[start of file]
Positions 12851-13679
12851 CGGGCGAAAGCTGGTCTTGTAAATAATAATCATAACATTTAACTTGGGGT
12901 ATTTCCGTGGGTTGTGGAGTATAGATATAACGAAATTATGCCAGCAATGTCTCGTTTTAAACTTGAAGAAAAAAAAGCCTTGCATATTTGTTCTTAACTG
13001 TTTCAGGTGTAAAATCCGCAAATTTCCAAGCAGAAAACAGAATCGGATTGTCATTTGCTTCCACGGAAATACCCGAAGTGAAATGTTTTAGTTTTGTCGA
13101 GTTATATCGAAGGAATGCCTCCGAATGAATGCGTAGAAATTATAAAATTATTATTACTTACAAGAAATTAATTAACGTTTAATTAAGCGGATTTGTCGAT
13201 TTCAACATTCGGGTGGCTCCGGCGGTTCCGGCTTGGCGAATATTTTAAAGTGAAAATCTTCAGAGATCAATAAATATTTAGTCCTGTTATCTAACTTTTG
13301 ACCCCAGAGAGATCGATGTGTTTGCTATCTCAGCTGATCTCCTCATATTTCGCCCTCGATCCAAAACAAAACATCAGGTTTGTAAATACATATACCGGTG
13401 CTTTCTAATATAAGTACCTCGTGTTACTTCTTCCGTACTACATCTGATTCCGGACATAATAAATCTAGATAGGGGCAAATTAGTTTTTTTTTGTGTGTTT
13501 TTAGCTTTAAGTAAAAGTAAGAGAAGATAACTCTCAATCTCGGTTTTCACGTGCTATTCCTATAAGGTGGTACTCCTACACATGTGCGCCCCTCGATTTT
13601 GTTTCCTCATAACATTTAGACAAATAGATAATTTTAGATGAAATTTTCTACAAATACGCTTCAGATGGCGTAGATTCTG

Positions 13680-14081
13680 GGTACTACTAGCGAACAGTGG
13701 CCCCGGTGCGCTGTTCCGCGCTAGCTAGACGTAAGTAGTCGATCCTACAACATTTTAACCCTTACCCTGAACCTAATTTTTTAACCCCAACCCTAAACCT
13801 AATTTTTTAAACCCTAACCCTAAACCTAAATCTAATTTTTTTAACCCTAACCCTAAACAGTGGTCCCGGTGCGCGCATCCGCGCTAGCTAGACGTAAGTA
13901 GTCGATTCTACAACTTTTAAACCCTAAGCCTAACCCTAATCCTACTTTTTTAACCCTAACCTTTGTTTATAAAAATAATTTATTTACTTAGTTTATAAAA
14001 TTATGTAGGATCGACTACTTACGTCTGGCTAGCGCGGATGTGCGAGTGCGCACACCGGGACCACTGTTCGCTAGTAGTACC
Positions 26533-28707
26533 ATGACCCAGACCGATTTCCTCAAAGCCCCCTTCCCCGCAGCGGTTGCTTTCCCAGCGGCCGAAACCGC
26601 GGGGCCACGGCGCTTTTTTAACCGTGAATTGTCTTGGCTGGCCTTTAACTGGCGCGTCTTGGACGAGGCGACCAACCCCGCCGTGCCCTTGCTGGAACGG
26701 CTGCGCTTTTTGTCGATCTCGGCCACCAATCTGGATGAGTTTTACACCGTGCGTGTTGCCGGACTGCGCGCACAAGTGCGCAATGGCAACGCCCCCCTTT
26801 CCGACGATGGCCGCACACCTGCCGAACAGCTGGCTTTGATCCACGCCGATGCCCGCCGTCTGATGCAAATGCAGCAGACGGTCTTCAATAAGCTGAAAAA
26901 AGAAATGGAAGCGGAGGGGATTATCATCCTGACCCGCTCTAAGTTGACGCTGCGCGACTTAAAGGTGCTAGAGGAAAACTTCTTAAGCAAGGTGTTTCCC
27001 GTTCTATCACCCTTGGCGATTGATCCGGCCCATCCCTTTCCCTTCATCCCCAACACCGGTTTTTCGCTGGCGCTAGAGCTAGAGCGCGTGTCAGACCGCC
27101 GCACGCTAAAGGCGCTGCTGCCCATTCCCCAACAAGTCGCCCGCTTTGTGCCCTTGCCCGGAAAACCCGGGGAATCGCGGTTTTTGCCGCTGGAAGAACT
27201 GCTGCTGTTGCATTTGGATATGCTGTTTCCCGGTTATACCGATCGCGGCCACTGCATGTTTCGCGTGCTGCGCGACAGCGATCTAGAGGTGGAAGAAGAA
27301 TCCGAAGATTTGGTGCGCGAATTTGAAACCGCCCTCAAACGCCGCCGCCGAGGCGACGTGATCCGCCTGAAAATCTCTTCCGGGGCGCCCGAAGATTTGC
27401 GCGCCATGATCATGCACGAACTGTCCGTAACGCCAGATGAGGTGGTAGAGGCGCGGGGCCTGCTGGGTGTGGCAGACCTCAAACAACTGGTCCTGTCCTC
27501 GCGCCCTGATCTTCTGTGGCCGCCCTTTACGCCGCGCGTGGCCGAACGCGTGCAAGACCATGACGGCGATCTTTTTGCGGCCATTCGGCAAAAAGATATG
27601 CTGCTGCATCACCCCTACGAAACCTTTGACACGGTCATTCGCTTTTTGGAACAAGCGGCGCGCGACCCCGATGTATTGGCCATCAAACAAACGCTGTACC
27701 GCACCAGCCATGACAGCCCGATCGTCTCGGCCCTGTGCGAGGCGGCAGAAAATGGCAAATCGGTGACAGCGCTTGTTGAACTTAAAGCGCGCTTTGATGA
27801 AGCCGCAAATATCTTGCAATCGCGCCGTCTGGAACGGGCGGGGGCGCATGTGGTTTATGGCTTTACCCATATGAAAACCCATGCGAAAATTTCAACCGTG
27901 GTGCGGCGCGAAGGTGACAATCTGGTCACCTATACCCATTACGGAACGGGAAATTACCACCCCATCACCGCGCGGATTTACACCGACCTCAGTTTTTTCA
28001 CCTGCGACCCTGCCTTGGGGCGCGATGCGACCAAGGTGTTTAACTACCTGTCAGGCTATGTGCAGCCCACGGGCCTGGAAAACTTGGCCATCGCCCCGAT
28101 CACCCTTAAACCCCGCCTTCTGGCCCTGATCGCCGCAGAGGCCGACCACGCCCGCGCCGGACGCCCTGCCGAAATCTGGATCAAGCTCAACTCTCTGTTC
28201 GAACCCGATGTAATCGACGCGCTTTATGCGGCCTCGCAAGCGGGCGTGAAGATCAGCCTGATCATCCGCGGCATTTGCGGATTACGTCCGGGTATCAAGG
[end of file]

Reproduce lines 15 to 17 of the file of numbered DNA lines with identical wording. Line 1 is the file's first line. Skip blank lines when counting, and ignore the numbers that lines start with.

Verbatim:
13901 GTCGATTCTACAACTTTTAAACCCTAAGCCTAACCCTAATCCTACTTTTTTAACCCTAACCTTTGTTTATAAAAATAATTTATTTACTTAGTTTATAAAA
14001 TTATGTAGGATCGACTACTTACGTCTGGCTAGCGCGGATGTGCGAGTGCGCACACCGGGACCACTGTTCGCTAGTAGTACC
Positions 26533-28707